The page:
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How Trump’s arts-funding cuts will affect Brooklyn

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President Trump’s dream budget is a nightmare for Brooklyn artists!

The Donald’s proposal to eliminate federal arts funding will drain millions of dollars annually from the borough’s creative organizations, gutting programs that serve Kings County’s poorest communities and cementing music, theater, and dance as luxuries for the elite, according to local arts gurus.

“It would be devastating,” said Diane Jacabowitz, founder of Park Slope dance school Dancewave, which offers discounted instruction and teaches in schools that don’t have arts classes of their own. “Everyone will start focusing their clientele, which makes it arts for the rich, which is the story we’ve known for too long. It makes it divisive.”

In 2016, Brooklyn-based organizations collectively scored at least $2.7 million in grants from the National Endowment for the Arts, part of a whopping $13 million since 2012 — and that doesn’t include outfits headquartered elsewhere that work in the borough or state arts grants, which are partially funded through the federal program.

But Trump wants to scrap the scheme — along with 18 other agencies — arguing that working families shouldn’t have to foot the bill for such frivolities.

“Can we really continue to ask a coal miner in West Virginia or a single mom in Detroit to pay for these programs?” his budget bigwig Mick Mulvaney said on MSNBC last week. “The answer is no.”

Actually, you can, say local arts buffs — the country’s hardest-done-by are exactly the people who benefit from the publicly-funded programs, and they really appreciate it too.

“It’s insulting to say that people of a certain economic status don’t have an appreciation or need for arts,” said Robyne Walker Murphy of Groundswell, a Gowanus outfit that employs young adults to lead public-mural painting projects, and receives around $70,000 in grants each year. “I’ve worked in some of the most marginalized communities and I can’t tell you how many parents, mostly people of color, have talked about the importance arts play in their children’s lives.”

New York is hardly short of deep-pocketed arts philanthropists, and the federal grants account for just a portion of many local groups’ overall funds — but they often pay for things that other benefactors won’t, administrators say.

For the Brooklyn Arts Council in Dumbo, that’s folk art. Many private foundations want to see people on stage singing and dancing in exchange for their donation, but aren’t so enthused about paying someone to spend weeks working with an immigrant community to document their basket-weaving traditions, according to the council’s head honcho.

“It’s not a one-hit production, it’s years and years of work,” said Charlotte Cohen, the executive director of the Dumbo organization, which has been receiving the grants since the early 1980s and covers a third of its Folk Arts program with the grants.

Likewise, the popular Rooftop Films festival has no problem finding companies to sponsor its open-air screenings on buildings in the borough’s hippest neighborhoods, but the Feds foot the bill for free kids’ sessions in Coney Island and East New York to the tune of $50,000–$70,000 a year, according to an organizer.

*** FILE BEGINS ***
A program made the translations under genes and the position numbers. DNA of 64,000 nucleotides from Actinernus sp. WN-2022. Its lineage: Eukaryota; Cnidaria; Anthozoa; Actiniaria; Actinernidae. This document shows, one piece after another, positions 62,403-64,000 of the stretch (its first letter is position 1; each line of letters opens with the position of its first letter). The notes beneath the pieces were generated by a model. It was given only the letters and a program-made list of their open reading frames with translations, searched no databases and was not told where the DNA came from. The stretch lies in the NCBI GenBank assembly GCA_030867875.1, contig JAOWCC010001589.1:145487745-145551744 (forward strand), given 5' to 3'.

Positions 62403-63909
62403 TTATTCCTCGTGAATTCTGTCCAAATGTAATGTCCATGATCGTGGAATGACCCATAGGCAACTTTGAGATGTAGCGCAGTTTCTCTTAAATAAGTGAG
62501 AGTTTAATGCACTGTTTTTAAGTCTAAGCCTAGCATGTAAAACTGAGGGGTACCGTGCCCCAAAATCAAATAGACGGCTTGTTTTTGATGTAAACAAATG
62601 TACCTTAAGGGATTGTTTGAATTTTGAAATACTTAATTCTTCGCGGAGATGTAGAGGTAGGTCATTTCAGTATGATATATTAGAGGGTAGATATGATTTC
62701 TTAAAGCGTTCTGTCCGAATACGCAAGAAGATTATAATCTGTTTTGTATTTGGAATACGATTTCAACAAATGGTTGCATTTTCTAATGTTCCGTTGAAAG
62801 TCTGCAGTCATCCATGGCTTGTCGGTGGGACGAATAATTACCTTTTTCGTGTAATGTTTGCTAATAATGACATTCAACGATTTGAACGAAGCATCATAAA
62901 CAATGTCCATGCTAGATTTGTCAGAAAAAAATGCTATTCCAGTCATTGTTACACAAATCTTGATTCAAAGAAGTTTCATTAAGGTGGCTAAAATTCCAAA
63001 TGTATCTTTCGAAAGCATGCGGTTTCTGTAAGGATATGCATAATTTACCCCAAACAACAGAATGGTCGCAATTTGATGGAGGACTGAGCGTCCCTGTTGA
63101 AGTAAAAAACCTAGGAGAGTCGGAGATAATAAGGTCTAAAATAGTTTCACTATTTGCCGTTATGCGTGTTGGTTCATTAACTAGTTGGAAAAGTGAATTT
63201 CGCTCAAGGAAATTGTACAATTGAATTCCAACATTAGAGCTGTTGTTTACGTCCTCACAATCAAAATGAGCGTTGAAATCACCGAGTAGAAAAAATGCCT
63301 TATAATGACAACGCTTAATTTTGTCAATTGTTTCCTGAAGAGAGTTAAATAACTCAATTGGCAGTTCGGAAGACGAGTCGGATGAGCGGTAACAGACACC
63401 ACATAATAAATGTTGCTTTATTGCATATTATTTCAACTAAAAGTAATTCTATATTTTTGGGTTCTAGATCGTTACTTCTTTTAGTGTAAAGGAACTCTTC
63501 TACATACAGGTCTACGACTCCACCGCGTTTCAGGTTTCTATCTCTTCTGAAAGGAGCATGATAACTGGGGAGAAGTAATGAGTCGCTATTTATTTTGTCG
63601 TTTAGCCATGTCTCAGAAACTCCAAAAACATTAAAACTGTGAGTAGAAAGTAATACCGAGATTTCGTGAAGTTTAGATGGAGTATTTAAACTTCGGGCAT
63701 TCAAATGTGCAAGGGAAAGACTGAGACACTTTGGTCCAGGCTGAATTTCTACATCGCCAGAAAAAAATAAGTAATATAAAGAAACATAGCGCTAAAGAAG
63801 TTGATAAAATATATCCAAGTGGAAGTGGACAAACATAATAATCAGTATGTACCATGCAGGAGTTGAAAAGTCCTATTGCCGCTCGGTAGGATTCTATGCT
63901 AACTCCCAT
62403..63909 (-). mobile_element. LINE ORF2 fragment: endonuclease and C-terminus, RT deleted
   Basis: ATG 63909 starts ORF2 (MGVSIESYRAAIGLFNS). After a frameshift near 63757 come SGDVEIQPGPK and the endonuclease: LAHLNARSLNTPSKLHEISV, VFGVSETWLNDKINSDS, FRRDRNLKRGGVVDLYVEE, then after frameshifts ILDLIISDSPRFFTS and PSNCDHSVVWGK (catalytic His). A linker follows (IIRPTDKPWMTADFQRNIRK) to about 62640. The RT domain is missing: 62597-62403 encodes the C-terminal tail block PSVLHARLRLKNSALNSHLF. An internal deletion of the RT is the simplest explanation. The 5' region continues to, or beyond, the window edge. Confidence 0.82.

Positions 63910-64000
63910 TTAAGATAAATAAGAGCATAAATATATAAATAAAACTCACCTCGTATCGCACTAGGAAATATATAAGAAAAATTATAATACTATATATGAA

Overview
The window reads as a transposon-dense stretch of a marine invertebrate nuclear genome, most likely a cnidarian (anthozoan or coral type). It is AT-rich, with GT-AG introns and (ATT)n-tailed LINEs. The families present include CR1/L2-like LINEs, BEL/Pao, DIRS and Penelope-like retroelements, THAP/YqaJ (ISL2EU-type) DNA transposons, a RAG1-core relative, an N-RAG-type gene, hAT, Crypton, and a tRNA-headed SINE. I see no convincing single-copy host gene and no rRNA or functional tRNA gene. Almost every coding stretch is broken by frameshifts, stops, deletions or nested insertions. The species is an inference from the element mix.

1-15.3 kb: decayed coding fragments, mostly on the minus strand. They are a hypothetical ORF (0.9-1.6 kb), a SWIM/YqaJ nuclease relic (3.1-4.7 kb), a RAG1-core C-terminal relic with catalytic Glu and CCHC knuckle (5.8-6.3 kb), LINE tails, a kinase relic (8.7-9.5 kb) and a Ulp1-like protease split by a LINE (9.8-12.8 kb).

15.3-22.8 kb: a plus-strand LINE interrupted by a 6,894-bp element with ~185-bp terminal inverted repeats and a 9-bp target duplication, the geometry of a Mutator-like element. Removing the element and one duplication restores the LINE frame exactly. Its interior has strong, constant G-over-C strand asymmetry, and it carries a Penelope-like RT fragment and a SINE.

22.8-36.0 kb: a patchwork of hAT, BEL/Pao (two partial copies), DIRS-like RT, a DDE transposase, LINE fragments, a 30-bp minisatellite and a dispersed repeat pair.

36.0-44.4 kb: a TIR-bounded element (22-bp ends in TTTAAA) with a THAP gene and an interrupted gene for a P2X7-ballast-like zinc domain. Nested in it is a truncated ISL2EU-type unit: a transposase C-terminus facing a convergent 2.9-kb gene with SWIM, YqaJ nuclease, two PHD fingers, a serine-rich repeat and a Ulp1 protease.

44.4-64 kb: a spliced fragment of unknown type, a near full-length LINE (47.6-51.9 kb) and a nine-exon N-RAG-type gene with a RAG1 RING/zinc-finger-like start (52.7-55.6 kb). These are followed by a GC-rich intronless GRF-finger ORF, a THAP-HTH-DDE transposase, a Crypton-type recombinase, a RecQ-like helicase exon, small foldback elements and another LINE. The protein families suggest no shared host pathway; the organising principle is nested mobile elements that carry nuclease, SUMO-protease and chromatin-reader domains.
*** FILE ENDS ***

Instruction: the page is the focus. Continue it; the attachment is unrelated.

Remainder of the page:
“[Losing the grants] is not going to put us out of business, but it could stop us doing events we really want to do,” said artistic director Dan Nuxall. “NEA funding is really what we use events that might not have a lot of corporate sponsorship support, might not have tickets.”

Of course, Trump’s budget is really just a serving suggestion for Congressional Republicans, many of whom have already come out against it.

And given the National Endowment for the Arts’ $148-million budget is really a drop in the ocean of overall federal spending, the creative types are hopeful it will ultimately prove as popular as Trump Steaks and Trump Airlines with conservatives.

“I’m going to talk to as many people in Congress on both sides of the aisle — the arts is a bipartisan issue,” said Jacabowitz, who is on Capitol Hill this week lobbying pols. “Even a right-wing churchgoer goes to see their choir singing.”

National Endowment for the Art grants by zip, 2012–17. Note that some organizations, such as the Brooklyn Public Library or Groundswell, are listed at their offices, but run programs all over the borough.

2016’s largest recipients

AmDoc: The Dumbo documentary creator got a combined $170,000 to continue its “Point of View” films on PBS and “America ReFramed” series on World Channel.

Arts East New York: $100,000 went to the East New York organization to help pay for artist residencies, an artisan market, community-planning workshops, and arts entrepreneurship training.

StoryCorps: The Fort Greene multimedia outfit, which helps ordinary people record extraordinary stories from their lives, scored $100,000 to help with its weekly radio segment on NPR’s “Morning Edition.”

Bric: The Fort Greene organization got a combined $85,000 for its free Prospect Park concert series Celebrate! Brooklyn and to teach visual art in “underserved” schools.

Rooftop Films: The summer film festival got $75,000 to fund its popular al-fresco screenings.

Archipelago Books: The Gowanus publisher nabbed $70,000 to publish and promote its translations of foreign fiction and poetry titles.